With risk more complicated and diverse, security measures for the enterprise network and its many devices become more important.

An increasingly mobile workforce, device proliferation, greater legal responsibilities and the rising value of corporate data assets all impact security for today’s enterprise client environment. Add to that the fact that more physical security systems, including video, are working through the enterprise network.

PC users can exacerbate the already challenging situation by intentionally or unintentionally disabling a security program or ignoring a recommended security patch download. As risk factors become more complicated and diverse, security measures for the enterprise network and its many devices become more important, and need to become capable, than ever before.

While the industry is at the earliest stages of moving to the next generation of client security, with more advanced security tools that are built in and readily available, fundamental measures remain the foundation.

Secure Configuration Management is essential for Intel, where security must support 34,000 desktops, more than 70,000 notebooks and more than 5,000 wireless access points.


Chief security officers and their colleague chief information officers all too frequently discuss protecting the client environment in terms of attack prevention. But secure configuration management is equally, if not more, important to protecting corporate assets. While not a cure-all for PC security, secure configuration management is an integrated and pragmatic approach to protecting devices and the network despite user mischief and other factors. Intel’s IT group supports 34,000 desktops, more than 70,000 notebooks and more than 5,000 wireless access points. Secure configuration management is central to our internal security strategy.

How to proceed with secure configuration management depends on the company, the risks it faces, the desktop and mobile composition of the client fleet and the time and funds available. For a smaller company with limited IT resources, improving fundamentals such as system builds and asset tracking is a good start. Hardening clients before giving them to users and putting processes in place to monitor PCs and other devices throughout their lifecycle are key. Best practices for hardening builds are readily available in the public domain, while many security news groups offer freeware and shareware versions of threat and vulnerability management solutions. Check the accompanying chart for fundamental elements as well as some advanced features of the secure configuration management domain.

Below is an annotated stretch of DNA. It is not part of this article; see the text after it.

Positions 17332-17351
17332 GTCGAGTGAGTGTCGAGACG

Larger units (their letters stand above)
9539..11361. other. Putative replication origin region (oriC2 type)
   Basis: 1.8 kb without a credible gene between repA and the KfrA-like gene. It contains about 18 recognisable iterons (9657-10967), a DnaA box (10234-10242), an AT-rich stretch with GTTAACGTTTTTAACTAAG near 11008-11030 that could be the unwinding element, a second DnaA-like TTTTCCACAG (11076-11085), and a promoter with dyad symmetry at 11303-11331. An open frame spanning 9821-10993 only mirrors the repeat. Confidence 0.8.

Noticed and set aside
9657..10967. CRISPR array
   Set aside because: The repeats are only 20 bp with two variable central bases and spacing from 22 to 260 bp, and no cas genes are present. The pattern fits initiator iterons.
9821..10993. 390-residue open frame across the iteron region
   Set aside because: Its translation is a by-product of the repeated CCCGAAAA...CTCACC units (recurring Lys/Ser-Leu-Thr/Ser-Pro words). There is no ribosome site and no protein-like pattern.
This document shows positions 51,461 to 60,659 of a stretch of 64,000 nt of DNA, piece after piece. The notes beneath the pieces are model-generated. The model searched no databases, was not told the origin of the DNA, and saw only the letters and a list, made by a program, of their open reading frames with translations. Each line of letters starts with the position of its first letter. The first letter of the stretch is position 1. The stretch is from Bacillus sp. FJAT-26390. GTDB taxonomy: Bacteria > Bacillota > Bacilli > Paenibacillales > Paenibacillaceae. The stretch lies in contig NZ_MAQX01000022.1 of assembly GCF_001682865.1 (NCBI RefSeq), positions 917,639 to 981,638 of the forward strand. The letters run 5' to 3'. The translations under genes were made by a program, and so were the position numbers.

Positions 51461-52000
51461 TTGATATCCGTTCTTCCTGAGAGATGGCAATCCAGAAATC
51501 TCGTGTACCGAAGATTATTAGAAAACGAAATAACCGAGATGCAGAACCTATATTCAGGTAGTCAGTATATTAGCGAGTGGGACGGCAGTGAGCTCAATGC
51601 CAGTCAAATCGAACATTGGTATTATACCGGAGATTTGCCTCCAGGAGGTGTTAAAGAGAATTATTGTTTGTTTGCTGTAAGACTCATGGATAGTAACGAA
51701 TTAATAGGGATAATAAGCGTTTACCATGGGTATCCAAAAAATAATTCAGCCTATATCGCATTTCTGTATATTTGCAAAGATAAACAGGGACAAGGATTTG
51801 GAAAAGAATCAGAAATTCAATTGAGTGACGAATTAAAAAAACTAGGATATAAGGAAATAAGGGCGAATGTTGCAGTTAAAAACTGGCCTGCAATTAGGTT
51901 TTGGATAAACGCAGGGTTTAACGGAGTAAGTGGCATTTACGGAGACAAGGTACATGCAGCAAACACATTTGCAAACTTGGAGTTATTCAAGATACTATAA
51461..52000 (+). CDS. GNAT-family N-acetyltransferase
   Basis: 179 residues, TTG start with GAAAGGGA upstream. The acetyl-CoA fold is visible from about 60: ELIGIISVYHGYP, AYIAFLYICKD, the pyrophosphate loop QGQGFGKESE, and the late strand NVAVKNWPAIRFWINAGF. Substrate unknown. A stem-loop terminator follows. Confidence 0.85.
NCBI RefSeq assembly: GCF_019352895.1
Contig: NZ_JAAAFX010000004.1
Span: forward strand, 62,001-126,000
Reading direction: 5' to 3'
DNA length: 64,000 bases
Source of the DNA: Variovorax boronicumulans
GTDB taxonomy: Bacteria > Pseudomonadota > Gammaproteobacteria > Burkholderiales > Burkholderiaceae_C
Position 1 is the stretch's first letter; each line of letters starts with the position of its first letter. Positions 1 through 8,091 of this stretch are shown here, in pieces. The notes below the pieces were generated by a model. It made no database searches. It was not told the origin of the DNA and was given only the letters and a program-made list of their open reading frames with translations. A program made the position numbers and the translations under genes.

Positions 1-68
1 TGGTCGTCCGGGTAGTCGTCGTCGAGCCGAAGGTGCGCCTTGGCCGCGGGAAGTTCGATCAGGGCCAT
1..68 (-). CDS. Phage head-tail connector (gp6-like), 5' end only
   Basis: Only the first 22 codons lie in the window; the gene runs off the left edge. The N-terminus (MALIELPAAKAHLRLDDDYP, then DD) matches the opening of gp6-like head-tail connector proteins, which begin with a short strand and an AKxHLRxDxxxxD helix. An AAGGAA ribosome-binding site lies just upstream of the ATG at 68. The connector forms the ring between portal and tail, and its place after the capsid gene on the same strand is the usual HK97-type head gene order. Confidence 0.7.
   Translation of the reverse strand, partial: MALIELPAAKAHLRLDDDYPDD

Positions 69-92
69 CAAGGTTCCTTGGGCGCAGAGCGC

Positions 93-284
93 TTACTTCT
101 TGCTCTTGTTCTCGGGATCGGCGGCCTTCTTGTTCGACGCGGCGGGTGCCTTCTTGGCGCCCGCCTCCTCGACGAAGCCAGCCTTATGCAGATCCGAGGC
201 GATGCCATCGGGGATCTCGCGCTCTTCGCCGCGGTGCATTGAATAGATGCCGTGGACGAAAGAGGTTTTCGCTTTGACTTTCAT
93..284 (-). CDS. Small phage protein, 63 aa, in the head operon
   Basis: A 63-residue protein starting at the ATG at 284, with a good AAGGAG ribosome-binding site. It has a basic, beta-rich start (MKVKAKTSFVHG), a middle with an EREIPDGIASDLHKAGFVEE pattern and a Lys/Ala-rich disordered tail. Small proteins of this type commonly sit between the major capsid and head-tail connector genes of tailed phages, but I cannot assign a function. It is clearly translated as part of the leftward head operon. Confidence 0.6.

Regardless of the environment, the building and provisioning of clients is the first element in the secure configuration management domain. It includes receiving and imaging the client with its operating system and applications, and giving the system its identity as it joins the active directory and repository. At this stage, the client initially ties into the identity and access management system, and other authentication and authorization services, registers its owner and hardware information with asset management and the audit trail for the device begins. The inventory tracking these elements will be completely automated in next generation clients. Proper build and provisioning ensure the client is as resistant as possible to attacks and that only authorized devices connect to the corporate network.

The next element in secure configuration management is threat and vulnerability management, which serves as an early warning system to publicly disclosed dangers. It informs IT professionals of emerging threats and enables them to assess how exposed the network and clients may be to a particular vulnerability. The pragmatic, holistic approach is to use this information to gauge the potential impact of a threat and determine how hard and fast to move. If, for example, threat and vulnerability management receives a warning regarding a particular operating system, the right person can be called in to assess the number of devices and people at risk and determine whether standard or emergency procedures are in order. Monitoring the threat and vulnerability landscape not only feeds into our vulnerability scanning and compliance monitoring capabilities, but combined with internal monitoring of different channels also enables us to create and enforce new security policies.